Road protesters greet Joyce at Railway ceremonyBy Alan Tristram February 19, 2011
A large crowd of anti -Expressway protesters greeted Transport Minister Steven Joyce at the opening of the new Waikanae Railway Station.
The ceremony marked the completion of an $86 million project to electrify and double track the lines to Waikanae and build a new commuter station and car park at Waikanae.
A group of more than 120 protesters from all sections of the community assembled with balloons in the Waikanae Town Centre and were later joined by many more protesters at the Railway Station.
They said they were angry at Mr Joyce’s decision to back the Expressway which will cut through the heart of Kapiti.
National, regional and local politicians were out in force for the opening – as well as a crowd estimated at up to a thousand people.
New Matangi units popular
After the politicians had spoken, local people crowded onto one of the new 48 new Matangi electric trains, due to come into service on the line in July.
Several of the politicians paid tribute to local Maori and the Parata family, who gave land for the original railway and also made laid available for parking at the new station.
The ceremony began with an Iwi blessing of the whole station and the new Matangi train.
It ended with Otaki MP Nathan Guy and Transport Minister Joyce sledge hammering a symbolic spike into memorial rails on the station forecourt.
This had special significance for Mr Guy as his great grandfather hammered the last spike into place at Otaihanga in 1886 when the Main Trunk line was completed.
Mr Guy spoke of the historic part played by Te Ati Awa in providing land to help to build the Main Trunk Line.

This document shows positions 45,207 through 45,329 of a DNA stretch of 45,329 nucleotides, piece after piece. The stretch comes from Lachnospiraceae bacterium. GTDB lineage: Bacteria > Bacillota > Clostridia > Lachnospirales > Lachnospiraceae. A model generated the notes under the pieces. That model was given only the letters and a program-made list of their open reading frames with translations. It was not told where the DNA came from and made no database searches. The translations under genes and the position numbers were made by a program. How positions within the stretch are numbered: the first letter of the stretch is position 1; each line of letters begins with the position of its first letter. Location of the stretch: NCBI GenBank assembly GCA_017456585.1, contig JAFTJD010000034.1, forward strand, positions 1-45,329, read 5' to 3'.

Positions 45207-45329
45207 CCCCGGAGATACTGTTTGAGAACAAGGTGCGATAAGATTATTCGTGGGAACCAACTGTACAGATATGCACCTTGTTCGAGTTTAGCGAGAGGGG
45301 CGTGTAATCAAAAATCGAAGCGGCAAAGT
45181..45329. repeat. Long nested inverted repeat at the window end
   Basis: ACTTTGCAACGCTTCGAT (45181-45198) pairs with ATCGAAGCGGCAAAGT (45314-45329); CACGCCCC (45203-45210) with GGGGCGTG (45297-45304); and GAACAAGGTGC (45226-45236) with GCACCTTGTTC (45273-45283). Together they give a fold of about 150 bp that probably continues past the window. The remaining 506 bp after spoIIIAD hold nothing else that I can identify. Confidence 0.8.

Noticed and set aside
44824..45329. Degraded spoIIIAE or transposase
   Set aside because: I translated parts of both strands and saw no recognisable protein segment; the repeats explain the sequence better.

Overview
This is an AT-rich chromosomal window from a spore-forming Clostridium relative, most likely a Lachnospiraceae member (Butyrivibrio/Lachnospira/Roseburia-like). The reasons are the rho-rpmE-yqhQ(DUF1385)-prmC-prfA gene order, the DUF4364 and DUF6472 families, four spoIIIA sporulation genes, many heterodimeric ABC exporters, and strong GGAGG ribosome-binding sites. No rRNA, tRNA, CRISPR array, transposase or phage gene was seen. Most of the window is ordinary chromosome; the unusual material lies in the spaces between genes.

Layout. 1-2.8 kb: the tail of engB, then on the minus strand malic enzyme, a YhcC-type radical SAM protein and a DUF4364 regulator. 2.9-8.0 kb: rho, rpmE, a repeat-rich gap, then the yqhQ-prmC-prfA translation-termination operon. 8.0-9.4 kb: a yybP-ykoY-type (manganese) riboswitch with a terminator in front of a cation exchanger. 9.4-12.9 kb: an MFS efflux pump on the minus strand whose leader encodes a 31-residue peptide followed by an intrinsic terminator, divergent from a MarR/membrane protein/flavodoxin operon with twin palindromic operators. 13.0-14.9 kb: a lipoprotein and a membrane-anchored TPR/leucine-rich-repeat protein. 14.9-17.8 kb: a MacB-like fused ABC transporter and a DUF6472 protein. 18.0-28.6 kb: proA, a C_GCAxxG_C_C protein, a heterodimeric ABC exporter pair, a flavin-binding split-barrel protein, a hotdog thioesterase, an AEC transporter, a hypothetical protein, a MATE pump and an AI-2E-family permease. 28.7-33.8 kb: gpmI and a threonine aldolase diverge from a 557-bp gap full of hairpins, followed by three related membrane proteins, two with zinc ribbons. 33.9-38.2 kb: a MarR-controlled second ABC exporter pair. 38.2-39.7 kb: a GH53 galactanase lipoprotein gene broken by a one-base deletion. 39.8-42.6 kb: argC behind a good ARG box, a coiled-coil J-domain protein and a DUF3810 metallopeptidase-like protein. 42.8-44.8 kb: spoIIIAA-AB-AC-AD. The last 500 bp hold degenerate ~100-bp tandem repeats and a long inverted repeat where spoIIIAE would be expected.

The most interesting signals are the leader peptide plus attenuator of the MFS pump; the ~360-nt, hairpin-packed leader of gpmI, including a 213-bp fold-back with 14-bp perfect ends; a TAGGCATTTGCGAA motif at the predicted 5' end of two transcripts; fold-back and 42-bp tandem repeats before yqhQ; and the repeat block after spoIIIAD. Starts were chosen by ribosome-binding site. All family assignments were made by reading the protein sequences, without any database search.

But when he lauded the Government’s plans for Road of National Significance (including the Expressway) he was booed by restive protesters.
In fact, the real hero of the occasion appeared to be the one politician not on the speaking list — Labour MP Darren Hughes.
Huge cheers greeted references to his name and a poster circulated thanking him and the Labour Party for their part in getting the rail project funded and under way.
‘One of the biggest milestones’
Speaking for the organizer of the project — the Regional Council — Chair Fran Wilde said a regular commuter service to Waikanae is a one of the biggest milestones in the Wellington regional rail improvement programme, which kicked off in early 2007.
The programme, funded by Greater Wellington and contracted to KiwiRail, includes a brand new fleet of 48 Matangi trains, new signalling systems, a much stronger power supply and new substations, a third line into Wellington Station, a major upgrade of the Johnsonville Line and double tracking and electrification to Waikanae.
Balloons at height of Expressway
As the official opening proceeded, the crowd of protesters stood, mostly in silence, holding one-metre round helium balloons to symbolise each property that will be demolished if the ‘Road of National Significance’ goes ahead.
The balloons floated nine metres in the air – symbolising the height of the proposed Expressway — and banners at ground level stated ‘Railways Yes, Expressways No’, ‘Raumati Station Next, Please’, and ‘Roads 2 Debt – Please don’t sell our state assets for roads
Earlier, Waikanae residents affected by the Expressway — and groups from Otaki, Te Horo and the rest of Kapiti — had marched from the town centre to the railway station to make their point.
And residents’ spokesperson, Jonathan Gradwell, said: “While we fully support this new station, thanks to the hard work of Darren Hughes and the last government, and Fran Wilde at Greater Wellington, this is an opportunity to let Steven Joyce know that we strongly oppose the proposed expressway.
“It will destroy our environment, health and lifestyle. It has already had a huge impact on dividing our community, just through the ‘consultation’ period (or lack of).”
He added: “The National-led government wants to spend $10 billion dollars of taxpayer money and sell our state assets to build roads that are uneconomic and unnecessary.
“Putting a motorway through our community is a 1950’s solution to our frustrating peak-time problems on the Kapiti Coast. It is not the best answer to our traffic woes.”